In the 21st century Ray Peterson, reporter for the Interplanetary News, is assigned to write a story aboard a space station. Tension mounts between Peterson and the station commander, who ... See full summary »
Rik Van Nutter,
A Victorian-age scientist returns to London with his paleontological bag-of-bones discovery from Papua New Guinea. Unfortunately, when exposed to water, flesh returns to the bones ... See full summary »
When a narcotics deal goes sour and a suspect disappears, leaving only his clothes, Tokyo police question his wife and stake out the nightclub where she works. His disappearance stumps the ... See full summary »
(U.S. Version) A mysterious magnetic spool found during a construction project is discovered to have originated from Venus. A rocket expedition to Venus is launched to discover the origin of the spool and the race that created it. Written by
Leo L. Schwab <firstname.lastname@example.org>
During principal photography, the first English Film Festival was being held in Berlin. Various British film dignitaries were brought to DEFA to meet the director, Prof. Kurt Maetzig, and watch as some scenes were being shot. See more »
In the English-dubbed version, the chess-playing robot announces the move King to B-8. The actor moving the robot's pieces moves the king to D-8. See more »
Good story, great rocket, and a cool little robot.
An artifact from the planet Venus is found buried on Earth, and scientists learn that the object is the log of an alien spacecraft which crashed. After attempts to contact the Venusian civilization are unsuccessful, a multi-national (and multi-racial) flight to Earth's sister planet is launched.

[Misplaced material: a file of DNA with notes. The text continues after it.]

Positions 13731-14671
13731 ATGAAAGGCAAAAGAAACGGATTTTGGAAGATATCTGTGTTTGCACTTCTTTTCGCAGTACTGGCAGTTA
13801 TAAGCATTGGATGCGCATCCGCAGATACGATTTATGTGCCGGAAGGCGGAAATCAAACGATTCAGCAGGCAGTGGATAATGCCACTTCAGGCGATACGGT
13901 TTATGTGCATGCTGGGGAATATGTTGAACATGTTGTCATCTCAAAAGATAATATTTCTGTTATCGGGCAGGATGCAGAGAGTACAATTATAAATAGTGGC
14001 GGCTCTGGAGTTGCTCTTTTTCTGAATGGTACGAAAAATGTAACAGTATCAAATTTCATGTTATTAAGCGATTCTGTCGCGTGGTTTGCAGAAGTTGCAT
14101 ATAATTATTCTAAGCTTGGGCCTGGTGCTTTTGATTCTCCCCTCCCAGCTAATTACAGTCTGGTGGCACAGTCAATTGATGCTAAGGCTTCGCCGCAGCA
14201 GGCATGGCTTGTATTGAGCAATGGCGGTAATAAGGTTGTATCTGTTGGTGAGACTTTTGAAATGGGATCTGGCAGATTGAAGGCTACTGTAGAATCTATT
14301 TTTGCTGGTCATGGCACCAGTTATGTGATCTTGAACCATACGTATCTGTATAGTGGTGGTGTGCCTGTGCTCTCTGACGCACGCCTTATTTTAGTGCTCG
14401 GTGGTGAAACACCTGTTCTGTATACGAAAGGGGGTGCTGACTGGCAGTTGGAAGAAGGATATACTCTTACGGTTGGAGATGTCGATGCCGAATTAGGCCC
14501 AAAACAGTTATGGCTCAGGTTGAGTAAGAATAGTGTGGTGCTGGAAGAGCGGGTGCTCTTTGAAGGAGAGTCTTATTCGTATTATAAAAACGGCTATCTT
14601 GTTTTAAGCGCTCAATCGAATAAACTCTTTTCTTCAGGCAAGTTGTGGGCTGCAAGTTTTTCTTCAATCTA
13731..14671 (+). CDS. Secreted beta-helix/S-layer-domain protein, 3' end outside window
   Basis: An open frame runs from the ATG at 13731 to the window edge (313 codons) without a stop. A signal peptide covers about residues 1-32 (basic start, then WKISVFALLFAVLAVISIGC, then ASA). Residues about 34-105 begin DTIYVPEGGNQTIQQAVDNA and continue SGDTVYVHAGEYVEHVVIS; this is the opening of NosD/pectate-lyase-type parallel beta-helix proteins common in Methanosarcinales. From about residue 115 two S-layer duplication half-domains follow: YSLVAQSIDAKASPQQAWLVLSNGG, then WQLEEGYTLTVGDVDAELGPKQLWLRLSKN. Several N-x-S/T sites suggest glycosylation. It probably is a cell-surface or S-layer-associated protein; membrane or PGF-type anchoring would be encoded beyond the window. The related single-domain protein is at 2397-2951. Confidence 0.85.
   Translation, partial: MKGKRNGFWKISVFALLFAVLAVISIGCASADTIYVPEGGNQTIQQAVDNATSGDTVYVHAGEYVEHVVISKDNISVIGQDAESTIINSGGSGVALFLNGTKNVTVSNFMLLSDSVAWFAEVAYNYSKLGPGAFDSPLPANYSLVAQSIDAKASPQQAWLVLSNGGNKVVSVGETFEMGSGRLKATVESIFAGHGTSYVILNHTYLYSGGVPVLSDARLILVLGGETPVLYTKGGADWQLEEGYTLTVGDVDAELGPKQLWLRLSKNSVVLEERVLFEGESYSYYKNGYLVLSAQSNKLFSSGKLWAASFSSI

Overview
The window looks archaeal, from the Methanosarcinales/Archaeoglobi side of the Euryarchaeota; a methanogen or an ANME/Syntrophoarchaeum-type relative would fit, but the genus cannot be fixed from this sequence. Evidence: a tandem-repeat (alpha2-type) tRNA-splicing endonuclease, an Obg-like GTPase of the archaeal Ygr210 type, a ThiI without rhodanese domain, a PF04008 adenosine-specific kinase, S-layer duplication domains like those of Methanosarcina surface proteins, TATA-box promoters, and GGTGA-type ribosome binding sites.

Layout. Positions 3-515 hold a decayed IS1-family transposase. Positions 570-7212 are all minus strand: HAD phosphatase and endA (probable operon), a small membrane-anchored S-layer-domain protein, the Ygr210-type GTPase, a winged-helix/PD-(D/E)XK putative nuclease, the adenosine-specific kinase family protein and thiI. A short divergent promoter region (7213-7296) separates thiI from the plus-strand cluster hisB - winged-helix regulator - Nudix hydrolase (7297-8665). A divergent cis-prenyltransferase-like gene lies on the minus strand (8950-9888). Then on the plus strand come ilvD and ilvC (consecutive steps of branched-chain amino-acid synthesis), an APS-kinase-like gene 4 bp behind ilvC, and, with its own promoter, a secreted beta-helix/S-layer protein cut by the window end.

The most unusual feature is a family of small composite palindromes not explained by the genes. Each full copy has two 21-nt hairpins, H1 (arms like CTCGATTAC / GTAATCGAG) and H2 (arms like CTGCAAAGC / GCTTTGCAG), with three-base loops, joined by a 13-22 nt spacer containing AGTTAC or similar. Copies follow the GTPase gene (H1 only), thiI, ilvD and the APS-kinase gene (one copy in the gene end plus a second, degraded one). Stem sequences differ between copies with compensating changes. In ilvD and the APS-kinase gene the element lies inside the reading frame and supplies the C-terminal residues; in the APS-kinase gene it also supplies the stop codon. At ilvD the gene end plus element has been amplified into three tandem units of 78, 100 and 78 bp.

When the expedition arrives on Venus they find a dead world whose civilization has been destroyed by some kind catastrophe. The story contains good ideas, but the plot seems to race along with no regard for dramatic timing or narrative clarity, undoubtedly because of the thirty minutes of footage which were removed from the American version. The obvious dubbing is a major distraction, and the sound effects are garish and unappealing. For some reason, there are very few shots of the rocket traveling through space during the voyage. Generally speaking, the special effects run hot and cold.
The spaceship itself, however, is a beauty (both the interior and exterior), rivaling the best rockets for the 1950s. The little robot is memorable and well designed (it looks like a miniature tank).
The exterior shots of the strange Venusian surface are imaginative, with superimposed wisps of vapor constantly drifting past. Listen for several segments of music borrowed from "Destination Moon" and "This Island Earth".
23 of 27 people found this review helpful.
Was this review helpful to you?